The UK government is bringing together life sciences leaders to promote the UK’s dementia research facilities, while also seeking to nurture global collaboration against the disease.

As part of prime minister David Cameron’s ‘Challenge on Dementia’ programme, which was launched last year, this showcase event will highlight what the UK can offer to the industry, as it searches for new ways to tackle the condition.

Attendees at the event, which is being held in Westminster this evening, will discuss the challenges of dementia research, the barriers faced by the industry and how the UK can respond.

More than 150 global leaders from research, charities, biotech and pharma will be there to discover more about the UK’s research universities, and the potential power of the NHS’ patient data – something Cameron is looking to open up to the industry.

In a statement, the Department of Health said delegates will learn how the UK’s clinical research resources are well-placed to help bring about new discoveries – from understanding the fundamental biological processes underlying dementia, through to translating these into the clinical setting and on to the development of potential new therapies.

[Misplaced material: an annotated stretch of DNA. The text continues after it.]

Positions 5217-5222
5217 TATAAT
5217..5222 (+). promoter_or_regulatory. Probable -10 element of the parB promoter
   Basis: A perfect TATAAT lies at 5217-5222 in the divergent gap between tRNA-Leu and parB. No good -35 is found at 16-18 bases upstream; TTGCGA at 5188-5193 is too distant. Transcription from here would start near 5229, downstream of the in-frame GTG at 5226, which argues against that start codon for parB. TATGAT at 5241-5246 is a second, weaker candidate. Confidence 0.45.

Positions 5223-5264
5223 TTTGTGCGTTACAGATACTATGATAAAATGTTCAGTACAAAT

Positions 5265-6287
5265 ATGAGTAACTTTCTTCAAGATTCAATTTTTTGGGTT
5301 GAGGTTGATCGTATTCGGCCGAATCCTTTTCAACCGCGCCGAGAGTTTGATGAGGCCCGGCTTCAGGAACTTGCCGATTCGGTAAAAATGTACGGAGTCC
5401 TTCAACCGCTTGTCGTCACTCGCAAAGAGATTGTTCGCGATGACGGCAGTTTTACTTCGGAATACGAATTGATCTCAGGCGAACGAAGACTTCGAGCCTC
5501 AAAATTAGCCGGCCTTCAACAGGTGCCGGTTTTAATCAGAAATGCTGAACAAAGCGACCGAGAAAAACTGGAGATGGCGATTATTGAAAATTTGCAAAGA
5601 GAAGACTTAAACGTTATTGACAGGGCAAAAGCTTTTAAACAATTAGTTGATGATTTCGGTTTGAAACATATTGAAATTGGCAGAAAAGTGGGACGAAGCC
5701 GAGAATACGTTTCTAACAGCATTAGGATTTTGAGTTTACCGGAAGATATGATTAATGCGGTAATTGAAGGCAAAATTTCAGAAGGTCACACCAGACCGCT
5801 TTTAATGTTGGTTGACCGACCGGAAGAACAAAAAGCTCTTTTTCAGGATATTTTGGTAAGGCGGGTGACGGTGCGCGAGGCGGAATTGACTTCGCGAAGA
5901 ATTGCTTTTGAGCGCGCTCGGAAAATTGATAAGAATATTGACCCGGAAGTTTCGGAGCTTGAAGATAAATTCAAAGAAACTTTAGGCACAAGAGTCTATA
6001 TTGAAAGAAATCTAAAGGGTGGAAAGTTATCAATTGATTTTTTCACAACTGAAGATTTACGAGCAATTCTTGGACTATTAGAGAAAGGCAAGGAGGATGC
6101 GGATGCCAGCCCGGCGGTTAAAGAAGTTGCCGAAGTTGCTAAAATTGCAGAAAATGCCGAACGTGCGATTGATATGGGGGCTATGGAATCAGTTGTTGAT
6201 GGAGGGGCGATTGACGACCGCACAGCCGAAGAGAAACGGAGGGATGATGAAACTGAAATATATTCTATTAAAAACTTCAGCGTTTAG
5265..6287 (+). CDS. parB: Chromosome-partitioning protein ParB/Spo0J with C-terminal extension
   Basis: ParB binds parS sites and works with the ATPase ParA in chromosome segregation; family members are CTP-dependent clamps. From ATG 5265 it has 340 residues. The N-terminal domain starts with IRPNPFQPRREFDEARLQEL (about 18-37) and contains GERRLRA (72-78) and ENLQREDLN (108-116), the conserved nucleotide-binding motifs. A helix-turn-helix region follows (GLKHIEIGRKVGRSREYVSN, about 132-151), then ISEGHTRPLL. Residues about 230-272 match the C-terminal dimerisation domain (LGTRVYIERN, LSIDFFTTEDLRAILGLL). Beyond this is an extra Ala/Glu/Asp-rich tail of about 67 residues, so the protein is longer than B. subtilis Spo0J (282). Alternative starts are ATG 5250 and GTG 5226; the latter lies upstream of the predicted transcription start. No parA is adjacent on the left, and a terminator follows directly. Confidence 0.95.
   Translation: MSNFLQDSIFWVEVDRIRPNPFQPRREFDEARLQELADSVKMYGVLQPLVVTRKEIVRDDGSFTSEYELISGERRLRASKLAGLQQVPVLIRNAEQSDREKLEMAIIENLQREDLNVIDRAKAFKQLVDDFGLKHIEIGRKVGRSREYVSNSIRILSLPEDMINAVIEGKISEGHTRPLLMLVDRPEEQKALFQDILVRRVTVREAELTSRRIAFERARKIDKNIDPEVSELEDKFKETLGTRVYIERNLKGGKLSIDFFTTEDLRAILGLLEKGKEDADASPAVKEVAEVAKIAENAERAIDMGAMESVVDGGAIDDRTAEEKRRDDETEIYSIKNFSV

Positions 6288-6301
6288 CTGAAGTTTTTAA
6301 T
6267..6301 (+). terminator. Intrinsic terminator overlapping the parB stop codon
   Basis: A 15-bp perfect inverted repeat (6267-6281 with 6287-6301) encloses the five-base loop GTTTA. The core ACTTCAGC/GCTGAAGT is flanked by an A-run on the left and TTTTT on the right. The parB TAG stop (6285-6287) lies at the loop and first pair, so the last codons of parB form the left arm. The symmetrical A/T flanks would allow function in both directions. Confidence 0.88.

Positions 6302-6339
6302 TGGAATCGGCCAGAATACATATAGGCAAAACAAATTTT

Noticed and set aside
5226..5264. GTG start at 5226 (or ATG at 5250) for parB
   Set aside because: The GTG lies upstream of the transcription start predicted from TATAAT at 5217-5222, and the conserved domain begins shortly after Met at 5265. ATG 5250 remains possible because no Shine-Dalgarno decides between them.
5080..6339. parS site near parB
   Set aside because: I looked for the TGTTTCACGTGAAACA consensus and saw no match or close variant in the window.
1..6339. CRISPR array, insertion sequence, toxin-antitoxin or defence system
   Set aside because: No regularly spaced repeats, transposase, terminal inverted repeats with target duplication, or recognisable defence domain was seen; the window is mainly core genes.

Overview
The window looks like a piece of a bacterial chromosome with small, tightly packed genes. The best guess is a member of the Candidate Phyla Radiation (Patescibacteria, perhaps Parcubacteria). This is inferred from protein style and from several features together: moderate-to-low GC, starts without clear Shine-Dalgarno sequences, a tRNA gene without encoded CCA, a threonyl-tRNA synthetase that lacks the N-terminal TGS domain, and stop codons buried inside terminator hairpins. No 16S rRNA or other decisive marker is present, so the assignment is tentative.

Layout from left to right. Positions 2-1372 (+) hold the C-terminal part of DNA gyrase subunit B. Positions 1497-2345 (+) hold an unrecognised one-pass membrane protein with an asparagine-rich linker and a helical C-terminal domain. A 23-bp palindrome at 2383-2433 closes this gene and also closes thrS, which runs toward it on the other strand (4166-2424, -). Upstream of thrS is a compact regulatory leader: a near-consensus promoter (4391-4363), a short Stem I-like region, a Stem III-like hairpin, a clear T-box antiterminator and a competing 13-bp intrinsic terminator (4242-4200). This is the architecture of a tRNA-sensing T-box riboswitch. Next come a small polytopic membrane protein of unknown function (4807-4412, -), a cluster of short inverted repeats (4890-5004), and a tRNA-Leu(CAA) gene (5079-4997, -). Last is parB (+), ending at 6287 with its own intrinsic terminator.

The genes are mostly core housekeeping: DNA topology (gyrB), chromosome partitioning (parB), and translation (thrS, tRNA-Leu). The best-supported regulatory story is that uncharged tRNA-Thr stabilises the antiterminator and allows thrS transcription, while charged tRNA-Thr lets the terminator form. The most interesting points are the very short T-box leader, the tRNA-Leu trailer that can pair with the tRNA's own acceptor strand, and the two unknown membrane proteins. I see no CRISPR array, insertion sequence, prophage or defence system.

Dr Eric Karran, director of research at Alzheimer’s Research UK, said: “The UK boasts some of the world's leading dementia research scientists, and we need to match that brain power with the right environment for research to thrive. As the number of people in the UK living with dementia spirals towards a million, charities, government and industry must join forces to ensure that research successes are translated into patient benefits. This event provides a platform to demonstrate the unique research opportunities provided by the NHS, our leading academic centres and flexible funding. A thriving research sector is our only hope for defeating dementia.”

The scale of the challenge created by dementia is large and growing: in England today 670,000 people are living with dementia – a number expected to increase with one in three people set to develop dementia in the future. And the economic cost of dementia is £19 billion a year – more than cancer, heart disease and stroke combined, according to the DH.

Dr Michael Krams, head of neurology at Janssen R&D, said: “This is a great opportunity to build a consensus towards collaborative working with academia, industry and government. However, we acknowledge there remains much work to do to better understand the biology of dementia and provide sufferers with treatment and prevention."